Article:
# 2+2=5

India
May 16, 2008 12:43pm CST
hey i can prove that(but with no mathematical way..there is a mathematical error in the solution, try to find it) u may be familiar with the formula a^2 - b^2(read as (a square) minus (b square)) = (a+b)*(a-b) now the proof, 10-10 = 0.....eq no. 1 2^2 - 2^2 = 0....eq no. 2 from eq no 1 & 2 10-10 = 2^2 - 2^2 now, 5(2-2) = (2+2)*(2-2)....taking 5 common from the first term and by using the result mentioned above we get this now cancel the same terms (2-2) from both sides.. finally we get 5 = 2+2 or 2+2 = 5 lets see if u can find the error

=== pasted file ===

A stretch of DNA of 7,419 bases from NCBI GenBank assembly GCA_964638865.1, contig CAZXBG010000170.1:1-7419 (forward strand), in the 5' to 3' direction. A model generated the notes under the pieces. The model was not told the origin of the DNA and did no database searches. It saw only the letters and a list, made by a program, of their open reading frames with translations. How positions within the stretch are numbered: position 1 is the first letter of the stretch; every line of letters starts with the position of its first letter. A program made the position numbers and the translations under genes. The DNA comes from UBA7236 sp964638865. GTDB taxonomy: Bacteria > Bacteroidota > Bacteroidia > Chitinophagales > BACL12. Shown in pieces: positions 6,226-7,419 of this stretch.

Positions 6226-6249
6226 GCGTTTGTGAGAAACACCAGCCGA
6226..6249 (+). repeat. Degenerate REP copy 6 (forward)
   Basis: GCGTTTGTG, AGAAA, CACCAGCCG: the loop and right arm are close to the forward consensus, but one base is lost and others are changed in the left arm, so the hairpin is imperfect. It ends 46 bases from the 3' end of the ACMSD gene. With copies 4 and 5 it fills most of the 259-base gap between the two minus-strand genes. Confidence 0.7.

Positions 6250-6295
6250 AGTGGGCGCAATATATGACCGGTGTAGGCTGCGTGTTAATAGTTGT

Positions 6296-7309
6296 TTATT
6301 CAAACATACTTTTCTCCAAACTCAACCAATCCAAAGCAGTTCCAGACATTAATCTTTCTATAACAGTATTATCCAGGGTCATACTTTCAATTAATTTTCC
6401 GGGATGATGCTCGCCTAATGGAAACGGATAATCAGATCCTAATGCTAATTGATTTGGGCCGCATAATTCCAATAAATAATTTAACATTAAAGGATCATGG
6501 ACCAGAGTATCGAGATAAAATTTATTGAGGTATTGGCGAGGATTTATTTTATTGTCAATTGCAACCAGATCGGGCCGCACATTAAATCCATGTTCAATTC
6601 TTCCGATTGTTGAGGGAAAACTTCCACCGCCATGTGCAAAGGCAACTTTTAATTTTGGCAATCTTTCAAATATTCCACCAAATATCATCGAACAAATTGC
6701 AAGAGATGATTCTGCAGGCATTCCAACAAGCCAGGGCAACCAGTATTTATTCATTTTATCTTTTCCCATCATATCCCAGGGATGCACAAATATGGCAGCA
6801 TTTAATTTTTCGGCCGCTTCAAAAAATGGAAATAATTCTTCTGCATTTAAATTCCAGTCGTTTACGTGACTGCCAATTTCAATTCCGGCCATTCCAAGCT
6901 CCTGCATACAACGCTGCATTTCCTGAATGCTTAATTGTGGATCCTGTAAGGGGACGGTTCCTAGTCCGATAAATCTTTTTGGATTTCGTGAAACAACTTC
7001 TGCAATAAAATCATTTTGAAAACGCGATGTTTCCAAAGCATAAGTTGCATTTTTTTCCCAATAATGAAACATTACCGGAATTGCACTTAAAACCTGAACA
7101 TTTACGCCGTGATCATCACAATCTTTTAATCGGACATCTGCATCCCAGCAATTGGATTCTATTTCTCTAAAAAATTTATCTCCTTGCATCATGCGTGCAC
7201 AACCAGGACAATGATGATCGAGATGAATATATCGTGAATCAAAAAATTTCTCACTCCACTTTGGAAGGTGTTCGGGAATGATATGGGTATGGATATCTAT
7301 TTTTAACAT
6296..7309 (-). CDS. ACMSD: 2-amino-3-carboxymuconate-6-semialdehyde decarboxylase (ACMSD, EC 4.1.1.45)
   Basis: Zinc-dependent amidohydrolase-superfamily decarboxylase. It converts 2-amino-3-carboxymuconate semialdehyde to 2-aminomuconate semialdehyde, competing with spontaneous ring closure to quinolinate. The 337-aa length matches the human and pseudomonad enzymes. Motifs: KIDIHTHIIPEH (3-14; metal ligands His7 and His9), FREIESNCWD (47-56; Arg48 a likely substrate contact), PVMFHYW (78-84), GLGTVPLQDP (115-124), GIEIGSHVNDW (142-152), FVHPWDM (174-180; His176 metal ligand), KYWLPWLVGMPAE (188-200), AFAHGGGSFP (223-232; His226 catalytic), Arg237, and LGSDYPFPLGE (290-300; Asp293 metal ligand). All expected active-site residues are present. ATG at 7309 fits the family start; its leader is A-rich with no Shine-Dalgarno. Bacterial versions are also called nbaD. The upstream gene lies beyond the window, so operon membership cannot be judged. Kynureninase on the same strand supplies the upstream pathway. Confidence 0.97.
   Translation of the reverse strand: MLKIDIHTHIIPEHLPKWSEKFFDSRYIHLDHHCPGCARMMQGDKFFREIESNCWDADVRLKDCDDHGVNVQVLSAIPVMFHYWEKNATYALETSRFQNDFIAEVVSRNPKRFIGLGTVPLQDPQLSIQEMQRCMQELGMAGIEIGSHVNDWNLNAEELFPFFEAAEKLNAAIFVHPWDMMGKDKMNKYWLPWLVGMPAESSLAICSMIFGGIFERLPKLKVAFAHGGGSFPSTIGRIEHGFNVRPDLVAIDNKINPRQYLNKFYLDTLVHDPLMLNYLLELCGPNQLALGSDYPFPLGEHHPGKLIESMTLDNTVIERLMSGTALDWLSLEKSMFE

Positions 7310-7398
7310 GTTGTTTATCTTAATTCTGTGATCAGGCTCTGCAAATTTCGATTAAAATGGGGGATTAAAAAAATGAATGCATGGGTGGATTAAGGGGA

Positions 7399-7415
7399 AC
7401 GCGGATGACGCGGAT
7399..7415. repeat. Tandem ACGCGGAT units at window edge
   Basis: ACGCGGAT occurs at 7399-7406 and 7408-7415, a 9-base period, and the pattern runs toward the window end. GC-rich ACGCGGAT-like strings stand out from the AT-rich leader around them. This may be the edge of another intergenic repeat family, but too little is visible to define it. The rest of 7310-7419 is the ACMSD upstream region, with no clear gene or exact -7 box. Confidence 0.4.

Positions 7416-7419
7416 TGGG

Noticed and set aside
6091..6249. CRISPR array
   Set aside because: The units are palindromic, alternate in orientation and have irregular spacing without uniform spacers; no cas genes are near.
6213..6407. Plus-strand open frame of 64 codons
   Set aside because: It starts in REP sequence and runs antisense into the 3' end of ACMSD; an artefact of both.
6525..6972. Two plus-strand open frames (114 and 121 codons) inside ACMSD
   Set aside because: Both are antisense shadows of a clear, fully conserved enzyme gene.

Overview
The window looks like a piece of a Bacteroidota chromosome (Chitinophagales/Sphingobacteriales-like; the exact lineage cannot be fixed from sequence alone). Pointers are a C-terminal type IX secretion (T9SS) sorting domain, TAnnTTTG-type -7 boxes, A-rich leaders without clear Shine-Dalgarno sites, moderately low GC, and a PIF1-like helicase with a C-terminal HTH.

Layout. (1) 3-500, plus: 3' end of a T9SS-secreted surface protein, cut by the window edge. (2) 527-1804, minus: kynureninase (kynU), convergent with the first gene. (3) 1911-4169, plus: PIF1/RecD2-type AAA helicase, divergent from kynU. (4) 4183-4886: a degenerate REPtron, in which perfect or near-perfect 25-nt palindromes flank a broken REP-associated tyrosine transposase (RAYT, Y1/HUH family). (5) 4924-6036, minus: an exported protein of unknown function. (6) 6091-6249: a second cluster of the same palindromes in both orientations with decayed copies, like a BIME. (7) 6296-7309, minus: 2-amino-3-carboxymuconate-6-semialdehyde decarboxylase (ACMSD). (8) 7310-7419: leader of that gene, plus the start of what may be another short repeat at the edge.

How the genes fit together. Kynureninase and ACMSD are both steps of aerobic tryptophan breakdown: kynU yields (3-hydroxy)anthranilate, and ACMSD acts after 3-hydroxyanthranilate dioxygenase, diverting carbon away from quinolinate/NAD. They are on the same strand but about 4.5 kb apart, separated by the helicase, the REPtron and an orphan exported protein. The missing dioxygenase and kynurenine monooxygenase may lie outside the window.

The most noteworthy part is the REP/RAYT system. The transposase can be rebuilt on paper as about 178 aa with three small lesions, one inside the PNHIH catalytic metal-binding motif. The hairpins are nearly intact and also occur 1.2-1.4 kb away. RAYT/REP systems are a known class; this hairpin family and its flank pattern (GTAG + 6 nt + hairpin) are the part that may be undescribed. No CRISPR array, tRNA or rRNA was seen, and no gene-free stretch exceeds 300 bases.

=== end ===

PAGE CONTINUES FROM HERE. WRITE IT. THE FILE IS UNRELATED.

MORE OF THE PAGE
2 people like this
2 responses
• Thailand
16 May 08
Since (2-2) = 0 and you can't cancel 0 from the equation. Thus, the error occurred from the reason I mentioned above.
• Sri Lanka
13 Jun 08
The answer has already been given. I can still remember about 35 years ago our maths master saying "Thou shall not divide by zero". If this is possible then we can prove anything. For instance 4 x 0 = 28 x 0 Now divide both sides by zero and 4 = 28